Arts Council plan to create all-island dance group must offer ‘exciting proposition internationally’

New company will have to develop answer to what it means to live, work and create in Ireland, study finds

Plans by the Arts Council to create an all-island flagship dance company must ensure it does not replicate others in Ireland while offering an “exciting proposition internationally”, according to a report.

The Festival and Events International (FEI) feasibility study examined ideas on how the company could be set up and run, and highlighted successful models in Scotland and Denmark with “similar ambition and scale”.

The Arts Council decision to commission the initiative – budget costs are estimated at between €2.5 million to €3 million per year – was welcomed by the “great majority” of those consulted in the research.*

However, the study notes that concerns were also raised about the impact on the current dance sector, which it describes as “fragile, fractured and one with significant geographical variations, especially those between the Republic of Ireland and Northern Ireland”.


“The impact is intended to be beneficial, but in its first years could well be disruptive, and some of the disruption could be damaging. Other dance companies may lose key people to the new company; venues and audiences may opt for the new company instead of existing dance companies. The Arts Council and the new company will need to put measures in place to ensure that its impact is as beneficial as possible from the start.

“Given the company’s role it will expect to work closely with the island’s two national dance resource organisations, Dance Ireland and Theatre and Dance Northern Ireland, contributing to and supporting their work for the whole of the dance sector. Regional organisations such as Dance Limerick, Dance Cork/Firkin Crane and Galway Dance Project will be important partners for the company’s work within their areas.”

A driving factor for the Art Council’s decision was its desire to “attract and retain more dancers to live and work on the island”.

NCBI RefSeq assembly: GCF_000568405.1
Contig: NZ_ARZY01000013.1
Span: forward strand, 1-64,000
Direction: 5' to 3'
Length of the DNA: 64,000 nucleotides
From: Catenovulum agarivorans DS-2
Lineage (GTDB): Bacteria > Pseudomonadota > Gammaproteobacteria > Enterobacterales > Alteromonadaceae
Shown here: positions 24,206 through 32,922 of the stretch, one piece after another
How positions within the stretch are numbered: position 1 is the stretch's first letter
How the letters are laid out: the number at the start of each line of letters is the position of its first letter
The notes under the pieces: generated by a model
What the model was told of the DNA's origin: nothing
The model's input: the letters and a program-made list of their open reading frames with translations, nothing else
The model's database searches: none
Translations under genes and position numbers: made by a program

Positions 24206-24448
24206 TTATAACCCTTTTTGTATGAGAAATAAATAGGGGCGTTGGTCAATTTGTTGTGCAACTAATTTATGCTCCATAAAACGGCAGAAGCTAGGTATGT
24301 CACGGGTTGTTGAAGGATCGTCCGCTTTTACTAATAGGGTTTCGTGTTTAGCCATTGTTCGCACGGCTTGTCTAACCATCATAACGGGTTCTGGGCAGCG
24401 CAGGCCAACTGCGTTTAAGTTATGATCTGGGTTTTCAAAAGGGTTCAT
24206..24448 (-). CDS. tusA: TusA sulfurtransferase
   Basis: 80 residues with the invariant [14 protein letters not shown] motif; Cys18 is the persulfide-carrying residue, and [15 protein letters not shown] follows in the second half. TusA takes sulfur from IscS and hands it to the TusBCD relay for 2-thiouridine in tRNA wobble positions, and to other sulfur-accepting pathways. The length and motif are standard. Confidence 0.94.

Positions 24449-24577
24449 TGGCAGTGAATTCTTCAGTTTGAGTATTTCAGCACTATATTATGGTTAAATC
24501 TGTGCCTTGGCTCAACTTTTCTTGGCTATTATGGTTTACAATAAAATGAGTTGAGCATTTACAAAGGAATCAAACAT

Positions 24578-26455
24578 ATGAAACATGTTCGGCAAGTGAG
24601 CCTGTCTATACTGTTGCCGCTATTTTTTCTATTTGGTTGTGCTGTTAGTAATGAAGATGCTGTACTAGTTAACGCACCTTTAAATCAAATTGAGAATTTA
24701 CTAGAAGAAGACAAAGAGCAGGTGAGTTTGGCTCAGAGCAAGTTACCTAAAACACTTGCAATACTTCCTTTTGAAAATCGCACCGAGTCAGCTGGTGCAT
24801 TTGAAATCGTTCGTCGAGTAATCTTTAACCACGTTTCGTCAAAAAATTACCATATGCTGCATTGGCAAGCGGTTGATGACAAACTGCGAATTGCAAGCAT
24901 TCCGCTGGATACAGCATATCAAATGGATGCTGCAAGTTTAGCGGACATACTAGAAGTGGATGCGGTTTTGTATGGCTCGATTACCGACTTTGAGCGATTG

There is a shortage of designers, production and stage managers, which was compounded by departures during the pandemic.

The company’s flagship role will require it to produce “high-quality performances on larger and smaller scales” but it must also have the capacity to commit to the development of younger choreographers and dancers.

“The company will have to develop a persuasive answer to the question of what it means to live, work and create in Ireland. The artistic direction will need to take account of the tastes and interests of its target audiences,” the FEI report advises.

Regarding the all-island ambition, there were “strongly expressed statements” among those consulted about the “essential need for transparency” in developing ties with the North’s artists and audiences.

While there are many challenges facing the new company’s leadership, the report concludes that overall “the great body of goodwill towards the company’s arrival and its significant resources will provide a strong base to help the company realise the full potential of its promise for dance”.

*This article was amended on Thursday, May 11th, 2023. An earlier version included a reference to Jean Butler which was open to the interpretation that she welcomed plans by the Arts Council to create an all-island flagship dance company. While Ms Butler was consulted during research on the initiative, her position on the initiative has not been made public.

Seanín Graham

Seanín Graham

Seanín Graham is Northern Correspondent of The Irish Times